Even if From Afar: Andalusia

Tales of conquerors who imposed their cultures and beliefs on others, often only to be conquered themselves in turn, can be found in nearly every corner of the world. In Andalusia, though, there is an uncommon sense of vitality to cultures long since gone, as if at any moment you could turn a corner and stumble upon people still living their daily lives as they did one thousand years ago, with nary an idea they were supposed to have moved on. Perhaps it is the olfactory component: the spice shops, the almond blossoms, the oranges dropping from the trees to split on the street. This intoxicating blend of scents has surely existed unchanged all these years, and now it has become a mode of transport; a conveyor of distant delights you can practically taste but will never be able to see.


One culture presses down upon another in Andalusia, like translucent circles that never made much effort to obscure what came before; they merely incorporated it into the new. The soaring architecture of the mosques became cathedrals and churches, and markets filled with Arab merchants still thrive alongside. Muslim neighborhoods still bear street signs in Arabic, and newly-built (relatively speaking) mosques welcome the public into their gardens, over which loom the spires of Gothic churches.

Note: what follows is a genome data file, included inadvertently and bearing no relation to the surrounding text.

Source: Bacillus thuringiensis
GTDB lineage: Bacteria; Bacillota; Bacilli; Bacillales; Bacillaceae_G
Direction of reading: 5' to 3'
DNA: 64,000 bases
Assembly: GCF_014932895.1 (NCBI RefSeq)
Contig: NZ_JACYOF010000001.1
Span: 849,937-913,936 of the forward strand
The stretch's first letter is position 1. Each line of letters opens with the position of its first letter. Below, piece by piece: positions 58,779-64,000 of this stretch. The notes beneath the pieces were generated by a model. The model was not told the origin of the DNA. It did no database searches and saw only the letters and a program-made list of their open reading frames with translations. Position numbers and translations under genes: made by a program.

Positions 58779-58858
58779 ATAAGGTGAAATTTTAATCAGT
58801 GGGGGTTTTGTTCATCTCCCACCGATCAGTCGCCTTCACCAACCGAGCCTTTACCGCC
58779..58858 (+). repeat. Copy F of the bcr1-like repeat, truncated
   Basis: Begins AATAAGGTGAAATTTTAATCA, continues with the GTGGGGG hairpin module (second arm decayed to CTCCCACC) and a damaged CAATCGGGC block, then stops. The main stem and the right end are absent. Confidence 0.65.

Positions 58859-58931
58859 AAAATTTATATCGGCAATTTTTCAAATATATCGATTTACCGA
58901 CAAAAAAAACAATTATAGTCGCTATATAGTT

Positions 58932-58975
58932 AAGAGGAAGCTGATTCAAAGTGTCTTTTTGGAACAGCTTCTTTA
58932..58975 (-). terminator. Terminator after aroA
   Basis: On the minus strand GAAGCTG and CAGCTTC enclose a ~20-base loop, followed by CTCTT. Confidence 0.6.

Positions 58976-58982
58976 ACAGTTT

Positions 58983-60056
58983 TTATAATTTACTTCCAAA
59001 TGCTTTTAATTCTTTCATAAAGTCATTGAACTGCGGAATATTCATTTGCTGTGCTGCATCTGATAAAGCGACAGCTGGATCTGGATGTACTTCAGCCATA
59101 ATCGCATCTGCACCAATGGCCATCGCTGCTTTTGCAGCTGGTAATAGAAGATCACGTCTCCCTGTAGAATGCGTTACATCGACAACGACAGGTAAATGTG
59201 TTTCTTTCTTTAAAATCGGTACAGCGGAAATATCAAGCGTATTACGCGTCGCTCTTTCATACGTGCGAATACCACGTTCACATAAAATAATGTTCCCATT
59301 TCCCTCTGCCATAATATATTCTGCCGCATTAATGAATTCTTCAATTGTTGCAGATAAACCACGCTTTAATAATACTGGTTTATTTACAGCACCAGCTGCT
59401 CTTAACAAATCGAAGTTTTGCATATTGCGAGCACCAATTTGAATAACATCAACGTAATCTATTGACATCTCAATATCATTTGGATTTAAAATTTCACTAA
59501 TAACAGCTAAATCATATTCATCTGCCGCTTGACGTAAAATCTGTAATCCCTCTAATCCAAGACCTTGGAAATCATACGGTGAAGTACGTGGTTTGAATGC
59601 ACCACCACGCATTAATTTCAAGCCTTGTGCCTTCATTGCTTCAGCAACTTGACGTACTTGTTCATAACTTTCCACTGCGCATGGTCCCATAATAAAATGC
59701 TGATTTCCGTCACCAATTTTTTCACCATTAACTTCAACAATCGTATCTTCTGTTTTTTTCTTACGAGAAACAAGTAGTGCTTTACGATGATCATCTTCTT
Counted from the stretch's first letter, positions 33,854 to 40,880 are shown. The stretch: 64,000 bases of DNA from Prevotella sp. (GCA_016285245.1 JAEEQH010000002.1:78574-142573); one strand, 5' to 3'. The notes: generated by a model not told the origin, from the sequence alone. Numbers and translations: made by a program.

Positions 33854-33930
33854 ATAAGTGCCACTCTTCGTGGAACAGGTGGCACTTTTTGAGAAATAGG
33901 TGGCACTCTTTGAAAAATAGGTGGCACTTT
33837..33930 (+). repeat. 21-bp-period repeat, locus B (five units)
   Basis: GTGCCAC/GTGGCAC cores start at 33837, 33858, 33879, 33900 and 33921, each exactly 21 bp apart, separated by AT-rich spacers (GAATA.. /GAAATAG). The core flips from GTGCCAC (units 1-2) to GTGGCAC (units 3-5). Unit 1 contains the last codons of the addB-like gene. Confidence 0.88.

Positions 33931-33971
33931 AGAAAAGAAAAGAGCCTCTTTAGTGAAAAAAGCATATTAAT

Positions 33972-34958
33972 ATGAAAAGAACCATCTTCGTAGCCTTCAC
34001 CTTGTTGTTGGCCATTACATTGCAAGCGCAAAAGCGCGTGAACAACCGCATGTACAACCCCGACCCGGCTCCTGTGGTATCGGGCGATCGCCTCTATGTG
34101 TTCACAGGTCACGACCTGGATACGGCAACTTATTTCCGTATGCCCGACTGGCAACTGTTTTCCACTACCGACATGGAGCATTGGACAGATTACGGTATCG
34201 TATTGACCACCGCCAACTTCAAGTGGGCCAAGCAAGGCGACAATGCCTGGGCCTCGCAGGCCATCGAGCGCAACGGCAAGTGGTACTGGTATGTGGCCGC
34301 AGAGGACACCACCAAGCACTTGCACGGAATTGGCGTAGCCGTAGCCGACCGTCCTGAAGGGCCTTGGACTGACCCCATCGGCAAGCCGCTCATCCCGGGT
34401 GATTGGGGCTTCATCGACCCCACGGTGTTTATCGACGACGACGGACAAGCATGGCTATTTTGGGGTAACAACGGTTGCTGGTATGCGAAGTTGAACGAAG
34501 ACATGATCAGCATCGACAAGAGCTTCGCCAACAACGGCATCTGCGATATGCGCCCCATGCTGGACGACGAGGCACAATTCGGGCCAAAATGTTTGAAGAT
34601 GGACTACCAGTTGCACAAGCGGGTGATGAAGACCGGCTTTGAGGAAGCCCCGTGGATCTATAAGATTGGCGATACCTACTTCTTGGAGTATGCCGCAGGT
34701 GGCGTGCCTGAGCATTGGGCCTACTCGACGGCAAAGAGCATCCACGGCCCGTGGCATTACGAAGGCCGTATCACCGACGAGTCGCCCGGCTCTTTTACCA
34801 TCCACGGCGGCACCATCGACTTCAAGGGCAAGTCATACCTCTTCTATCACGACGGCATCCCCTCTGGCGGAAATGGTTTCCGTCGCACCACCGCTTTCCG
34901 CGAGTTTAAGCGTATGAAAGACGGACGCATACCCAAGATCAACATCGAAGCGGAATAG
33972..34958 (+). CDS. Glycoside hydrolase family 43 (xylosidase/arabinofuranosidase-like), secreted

Nearly every city in Andalusia has ruins of Arab baths. When the Muslim culture was dominant in Iberia there were once as many as 900 baths in Cordoba alone, and even the tiny city of Ronda boasts well-preserved baths.


Likewise, the famed Alhambra did not disappoint; we spent hours absorbing its meditative geometry, velvety pools, and cool green courtyards.

alhambra windowalhambra poolalhmabra courtyard

Late one afternoon in Granada, we climbed up the steep hills above town to visit the Sacromonte neighborhood, which consists of cave dwellings carved into the hillside in the 16th century by Jews, Muslims, and Gypsies who were pushed out of the city after the Granada War re-established Catholic monarchs in Andalusia. Following a map in Sacromonte is an exercise in futility, so we ambled without intent as the sun began to sink.